Becca Rich of The Holistic Time Coach: “Find joy”

Find the things that help you get out of your head and into your body, into your spirit, into your happiness, or into the universe. People who have perfectionist tendencies often overthink, and work and try extremely hard to feel loved, wanted and successful. It’s easy to get lost in the never-ending pile of work […]

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Find the things that help you get out of your head and into your body, into your spirit, into your happiness, or into the universe. People who have perfectionist tendencies often overthink, and work and try extremely hard to feel loved, wanted and successful. It’s easy to get lost in the never-ending pile of work and thoughts of “not good enough.”

Many successful people are perfectionists. At the same time, they have the ability to say “Done is Better Than Perfect” and just complete and wrap up a project. What is the best way to overcome the stalling and procrastination that perfectionism causes? How does one overcome the fear of potential critique or the fear of not being successful? In this interview series, called How To Get Past Your Perfectionism And ‘Just Do It’, we are interviewing successful leaders who can share stories and lessons from their experience about “how to overcome the hesitation caused by perfectionism.

As a part of this series, I had the pleasure of interviewing Becca Rich.

Becca Rich is a Holistic Time Consultant and Coach at She works with business owners, creatives, and leaders who started their businesses to get time freedom yet end up overworked and drained. If you want to make the most of your time and life, and create a thriving and more sustainable relationship with time and work, make sure to connect with Becca.

Thank you so much for doing this with us! Before we start, our readers would love to “get to know you” a bit better. Can you tell us a bit about your childhood backstory?

Thank you for this opportunity! I’m excited to be here.

My childhood definitely had its ups and downs. I was born in the US, in Maryland near the Chesapeake Bay. I grew up on the water, and to this day water soothes my soul. As a kid, I loved learning new things, collecting school supplies, organizing them, and playing teacher with my best friend, Maddi. But my family was pretty dysfunctional.

My parents divorced when I was young, so my older brother and I split our time between homes for our entire childhood. My dad is an entrepreneur, starting his own business when he was a teenager, so he worked all the time running and growing his company. My mom went back to school and became a physician’s assistant, so she also worked a lot during my childhood. Both of my parents were perfectionists, with very strong inner critics, both coping in their unique and dysfunctional ways. Growing up with parents who were rarely present and emotionally detached left me feeling alone, and as a highly sensitive person it was very difficult.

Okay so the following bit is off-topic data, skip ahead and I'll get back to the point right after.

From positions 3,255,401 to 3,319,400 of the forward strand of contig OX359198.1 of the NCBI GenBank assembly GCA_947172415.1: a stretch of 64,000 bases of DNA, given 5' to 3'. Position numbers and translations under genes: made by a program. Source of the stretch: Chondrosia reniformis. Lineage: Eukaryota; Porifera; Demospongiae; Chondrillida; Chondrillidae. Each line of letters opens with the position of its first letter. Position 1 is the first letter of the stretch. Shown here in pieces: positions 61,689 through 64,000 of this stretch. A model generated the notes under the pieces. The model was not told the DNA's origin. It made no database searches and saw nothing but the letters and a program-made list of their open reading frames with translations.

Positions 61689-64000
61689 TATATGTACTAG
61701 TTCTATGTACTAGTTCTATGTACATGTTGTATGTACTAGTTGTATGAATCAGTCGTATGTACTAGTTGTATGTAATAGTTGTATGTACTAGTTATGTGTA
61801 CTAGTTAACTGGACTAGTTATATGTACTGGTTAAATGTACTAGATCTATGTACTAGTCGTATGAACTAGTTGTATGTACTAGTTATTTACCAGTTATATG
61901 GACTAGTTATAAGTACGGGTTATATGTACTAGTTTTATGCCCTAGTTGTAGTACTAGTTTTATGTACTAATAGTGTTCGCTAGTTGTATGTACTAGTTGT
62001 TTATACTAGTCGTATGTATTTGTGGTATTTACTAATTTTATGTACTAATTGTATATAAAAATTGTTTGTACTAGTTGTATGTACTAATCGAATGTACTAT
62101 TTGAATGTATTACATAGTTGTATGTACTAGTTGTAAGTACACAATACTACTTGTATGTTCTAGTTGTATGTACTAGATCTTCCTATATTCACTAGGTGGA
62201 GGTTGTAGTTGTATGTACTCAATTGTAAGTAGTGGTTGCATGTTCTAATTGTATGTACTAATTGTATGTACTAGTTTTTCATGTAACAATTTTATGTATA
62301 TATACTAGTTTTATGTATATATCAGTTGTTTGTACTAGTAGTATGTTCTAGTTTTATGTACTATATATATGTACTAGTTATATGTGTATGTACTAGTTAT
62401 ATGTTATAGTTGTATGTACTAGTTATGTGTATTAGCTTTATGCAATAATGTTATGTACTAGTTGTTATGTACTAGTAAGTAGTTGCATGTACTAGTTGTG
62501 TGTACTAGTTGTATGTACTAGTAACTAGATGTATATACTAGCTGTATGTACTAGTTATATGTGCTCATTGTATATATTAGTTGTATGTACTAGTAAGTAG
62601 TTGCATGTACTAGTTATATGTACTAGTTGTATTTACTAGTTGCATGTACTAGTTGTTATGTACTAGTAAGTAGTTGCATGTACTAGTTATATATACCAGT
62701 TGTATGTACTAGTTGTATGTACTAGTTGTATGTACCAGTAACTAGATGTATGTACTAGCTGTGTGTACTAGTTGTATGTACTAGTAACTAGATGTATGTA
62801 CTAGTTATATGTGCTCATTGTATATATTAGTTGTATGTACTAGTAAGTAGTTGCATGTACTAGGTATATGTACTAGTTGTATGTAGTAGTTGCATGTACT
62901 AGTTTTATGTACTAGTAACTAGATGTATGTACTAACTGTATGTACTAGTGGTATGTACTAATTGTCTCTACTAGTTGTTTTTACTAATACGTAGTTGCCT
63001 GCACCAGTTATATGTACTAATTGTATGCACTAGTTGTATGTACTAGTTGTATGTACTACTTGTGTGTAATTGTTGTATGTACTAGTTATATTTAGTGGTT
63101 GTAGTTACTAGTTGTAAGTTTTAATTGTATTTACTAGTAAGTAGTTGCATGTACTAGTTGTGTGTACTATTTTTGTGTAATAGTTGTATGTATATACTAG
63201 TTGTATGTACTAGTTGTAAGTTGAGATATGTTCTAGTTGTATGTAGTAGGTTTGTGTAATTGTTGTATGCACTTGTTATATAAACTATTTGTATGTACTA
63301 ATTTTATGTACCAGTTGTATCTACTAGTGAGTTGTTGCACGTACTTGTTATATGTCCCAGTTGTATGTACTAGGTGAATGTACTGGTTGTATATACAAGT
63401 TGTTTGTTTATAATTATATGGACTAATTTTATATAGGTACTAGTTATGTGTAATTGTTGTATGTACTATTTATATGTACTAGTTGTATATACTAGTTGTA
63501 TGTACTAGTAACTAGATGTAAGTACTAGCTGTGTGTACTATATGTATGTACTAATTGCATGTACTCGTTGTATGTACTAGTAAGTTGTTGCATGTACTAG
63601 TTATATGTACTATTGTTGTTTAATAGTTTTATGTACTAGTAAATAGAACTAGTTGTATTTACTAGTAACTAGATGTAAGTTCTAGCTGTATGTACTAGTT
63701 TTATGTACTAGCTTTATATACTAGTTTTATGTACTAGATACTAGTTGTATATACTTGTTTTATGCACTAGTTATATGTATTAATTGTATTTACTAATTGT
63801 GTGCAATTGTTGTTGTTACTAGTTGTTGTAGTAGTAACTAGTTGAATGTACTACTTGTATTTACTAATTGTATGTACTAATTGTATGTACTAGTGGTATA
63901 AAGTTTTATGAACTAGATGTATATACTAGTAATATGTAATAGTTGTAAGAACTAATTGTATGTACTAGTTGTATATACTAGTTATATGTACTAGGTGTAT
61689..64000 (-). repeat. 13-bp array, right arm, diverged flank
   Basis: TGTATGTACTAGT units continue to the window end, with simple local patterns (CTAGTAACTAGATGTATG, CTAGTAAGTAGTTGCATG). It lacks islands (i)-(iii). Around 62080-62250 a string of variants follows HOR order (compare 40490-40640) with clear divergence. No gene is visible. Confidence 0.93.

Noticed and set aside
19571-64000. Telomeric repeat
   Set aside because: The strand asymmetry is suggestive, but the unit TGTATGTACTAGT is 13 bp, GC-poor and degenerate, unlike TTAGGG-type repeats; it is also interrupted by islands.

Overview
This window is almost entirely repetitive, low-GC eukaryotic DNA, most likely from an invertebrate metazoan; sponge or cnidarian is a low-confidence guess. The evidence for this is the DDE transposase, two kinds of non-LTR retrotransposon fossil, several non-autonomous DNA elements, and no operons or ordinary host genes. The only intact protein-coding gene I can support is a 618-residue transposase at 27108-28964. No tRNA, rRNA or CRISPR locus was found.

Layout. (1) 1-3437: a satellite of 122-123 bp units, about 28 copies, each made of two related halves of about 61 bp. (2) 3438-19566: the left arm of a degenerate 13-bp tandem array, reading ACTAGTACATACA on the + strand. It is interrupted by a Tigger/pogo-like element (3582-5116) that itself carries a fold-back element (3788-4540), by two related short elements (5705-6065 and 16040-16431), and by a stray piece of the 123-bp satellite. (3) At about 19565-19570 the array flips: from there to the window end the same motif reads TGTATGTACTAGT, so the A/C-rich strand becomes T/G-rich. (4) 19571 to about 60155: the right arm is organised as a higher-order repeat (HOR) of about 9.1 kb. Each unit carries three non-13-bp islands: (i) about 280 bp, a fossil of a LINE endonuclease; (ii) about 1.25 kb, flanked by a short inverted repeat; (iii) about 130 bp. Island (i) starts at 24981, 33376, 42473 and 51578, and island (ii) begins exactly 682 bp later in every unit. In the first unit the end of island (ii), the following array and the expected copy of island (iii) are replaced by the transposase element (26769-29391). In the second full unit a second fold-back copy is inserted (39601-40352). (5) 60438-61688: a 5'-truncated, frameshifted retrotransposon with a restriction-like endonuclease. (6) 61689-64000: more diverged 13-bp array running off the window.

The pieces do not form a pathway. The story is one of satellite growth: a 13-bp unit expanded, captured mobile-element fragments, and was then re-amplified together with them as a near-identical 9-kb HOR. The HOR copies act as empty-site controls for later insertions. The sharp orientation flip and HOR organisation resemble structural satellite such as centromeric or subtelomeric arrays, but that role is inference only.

Later when I moved 1000 miles away from home to Louisiana for college at 17 to study engineering, I quickly got very sick and burned out. Just like my parents, I developed perfectionist tendencies and an unhealthy relationship with work, and myself, at a young age. After burning out, I slowly started to heal with the help of my now husband, other loved ones, yoga, meditation, energy healing work, and more. It’s taken me quite a long time to say, but my childhood has prepared me for the more authentic life that I’m creating for myself now.

Can you please give us your favorite “Life Lesson Quote”? Can you share how that was relevant to you in your life?

“If you don’t know where you are going, you’ll end up someplace else” — Yogi Berra.

I feel like I went through 75% of my life in a foggy, cloudy dream. I made huge life decisions while I wasn’t in tune with who I actually was and what I deeply wanted. Looking back, I was an unhappy human on autopilot in the herd of the white middle-class “American dream.” (I also want to acknowledge my unearned privilege of growing up in a white middle-class family.)

When I found yoga, meditation, and energy work and learned what being in the present moment offered me… my life changed. I started to really get to know who I am, what I like, how to create a life I actually loved, and how much was so out of whack within myself and around me.

To me, this quote advocates for both being intention and spontaneity. I ended up someplace else because I didn’t know where I was going, and while completely unexpected…this place has helped me become my true self. And now that I know who I am and what I want for my life, I get to co-create with the universe. I get to be intentional and purposeful with my life, while allowing for flexibility and freedom.

Is there a particular book, podcast, or film that made a significant impact on you? Can you share a story or explain why it resonated with you so much?